Bridgestone PotenzaS-04 Pole Position (Max Performance Summer): The Potenza S-04 Pole Position is Bridgestone's Max Performance Summer tire developed for the drivers of ultra high performance sports cars, coupes and sedans who want to feel the rush of driving their vehicle. Potenza S-04 Pole Position tires are designed to perform in warm, wet and dry conditions. However like all summer tires, they are not intended to be driven in near freezing temperatures, through snow or on ice. Read more.

    Continental ExtremeContact DW (Max Performance Summer): The ExtremeContact DW (DW for Dry & Wet) is Continental Tire's Max Performance Summer tire developed for the drivers of sports cars, sports coupes and performance sedans. The ExtremeContact DW is designed to deliver good ride quality and serious performance on both dry and wet roads. Like all summer tires, the ExtremeContact DW is not intended to be driven in near-freezing temperatures, through snow or on ice. Read more.

    Michelin Pilot Super Sport (Max Performance Summer): The Pilot Super Sport is Michelin's Max Performance Summer tire initially introduced as Original Equipment on several of the world's most sophisticated performance vehicles, including the exclusive limited edition Ferrari 599 GTO, Ferrari's fastest road car ever. Developed for drivers who care about how tire technology enhances their vehicle's performance and safety, Pilot Super Sport tires expand the Max Performance Summer tire performance envelope by delivering durability, handling and traction while increasing tread life. Read more.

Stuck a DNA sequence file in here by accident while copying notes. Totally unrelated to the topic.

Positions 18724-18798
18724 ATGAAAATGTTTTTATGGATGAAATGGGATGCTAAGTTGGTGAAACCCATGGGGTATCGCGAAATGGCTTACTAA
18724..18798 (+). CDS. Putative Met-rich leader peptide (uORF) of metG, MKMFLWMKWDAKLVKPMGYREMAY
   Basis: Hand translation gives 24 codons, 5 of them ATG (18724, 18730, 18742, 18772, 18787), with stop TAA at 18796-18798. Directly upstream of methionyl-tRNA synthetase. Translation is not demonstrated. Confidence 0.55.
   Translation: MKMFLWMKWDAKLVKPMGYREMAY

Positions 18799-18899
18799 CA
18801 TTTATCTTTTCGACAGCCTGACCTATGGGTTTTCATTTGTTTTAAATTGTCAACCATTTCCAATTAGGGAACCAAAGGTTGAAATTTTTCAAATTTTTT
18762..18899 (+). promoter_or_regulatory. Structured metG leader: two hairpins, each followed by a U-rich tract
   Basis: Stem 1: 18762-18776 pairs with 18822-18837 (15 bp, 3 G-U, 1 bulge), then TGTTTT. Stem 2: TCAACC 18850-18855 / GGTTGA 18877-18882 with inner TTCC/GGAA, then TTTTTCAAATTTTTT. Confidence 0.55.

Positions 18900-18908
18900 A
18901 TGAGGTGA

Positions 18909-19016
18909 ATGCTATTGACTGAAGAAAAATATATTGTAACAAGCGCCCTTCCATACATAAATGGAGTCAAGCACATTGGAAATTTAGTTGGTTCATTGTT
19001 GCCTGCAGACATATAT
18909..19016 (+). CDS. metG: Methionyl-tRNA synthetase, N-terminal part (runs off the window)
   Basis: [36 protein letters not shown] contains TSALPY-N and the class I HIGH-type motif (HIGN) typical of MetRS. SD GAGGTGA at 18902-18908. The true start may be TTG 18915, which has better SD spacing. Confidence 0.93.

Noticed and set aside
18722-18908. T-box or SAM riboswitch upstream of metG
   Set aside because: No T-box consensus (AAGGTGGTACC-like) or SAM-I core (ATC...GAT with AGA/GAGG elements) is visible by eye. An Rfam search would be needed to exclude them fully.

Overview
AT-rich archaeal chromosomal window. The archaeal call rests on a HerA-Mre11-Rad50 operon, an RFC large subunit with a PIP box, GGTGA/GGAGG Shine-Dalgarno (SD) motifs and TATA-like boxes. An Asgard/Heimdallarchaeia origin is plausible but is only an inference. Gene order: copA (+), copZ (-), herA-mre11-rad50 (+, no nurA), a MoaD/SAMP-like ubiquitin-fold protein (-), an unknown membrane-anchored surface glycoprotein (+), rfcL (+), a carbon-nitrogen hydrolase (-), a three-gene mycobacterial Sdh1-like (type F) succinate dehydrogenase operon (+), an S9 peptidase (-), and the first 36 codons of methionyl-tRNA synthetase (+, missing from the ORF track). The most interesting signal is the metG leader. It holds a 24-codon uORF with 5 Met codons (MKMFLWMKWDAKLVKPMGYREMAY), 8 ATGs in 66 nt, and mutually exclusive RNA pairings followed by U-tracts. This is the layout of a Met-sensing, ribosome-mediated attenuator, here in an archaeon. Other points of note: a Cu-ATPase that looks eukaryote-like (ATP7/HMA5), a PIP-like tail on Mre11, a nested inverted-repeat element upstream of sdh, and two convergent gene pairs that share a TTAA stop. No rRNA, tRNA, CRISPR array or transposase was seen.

Pirelli P Zero (Max Performance Summer): P Zero tires are Max Performance Summer tires derived from 100 years of Pirelli motorsport experience and developed for the drivers of powerful sports cars, sports coupes and high performance luxury sedans. Initially introduced as Original Equipment on the Aston Martin DB9, Audi R8, Ferrari 599 GTB Fiorano, Lamborghini Murcielago, Maserati Quattroporte Sport GT and Mercedes-Benz AMG vehicles, the P Zero lineup also includes select replacement tire sizes. The P Zero, like all summer tires, is not intended to be driven in near-freezing temperatures, through snow or on ice.

  2. #2
    Join Date
    Nov 2010
    Location
    Netherlands
    Posts
    6,236
    Rep Points
    6,785.2
    Mentioned
    73 Post(s)
    Rep Power
    68


    Yes Reputation No
    I would love.to have.the.Michelins.
    My front tires need replacing. But Michelin just do not.make.them in a size I can use for my 135i Click here to enlarge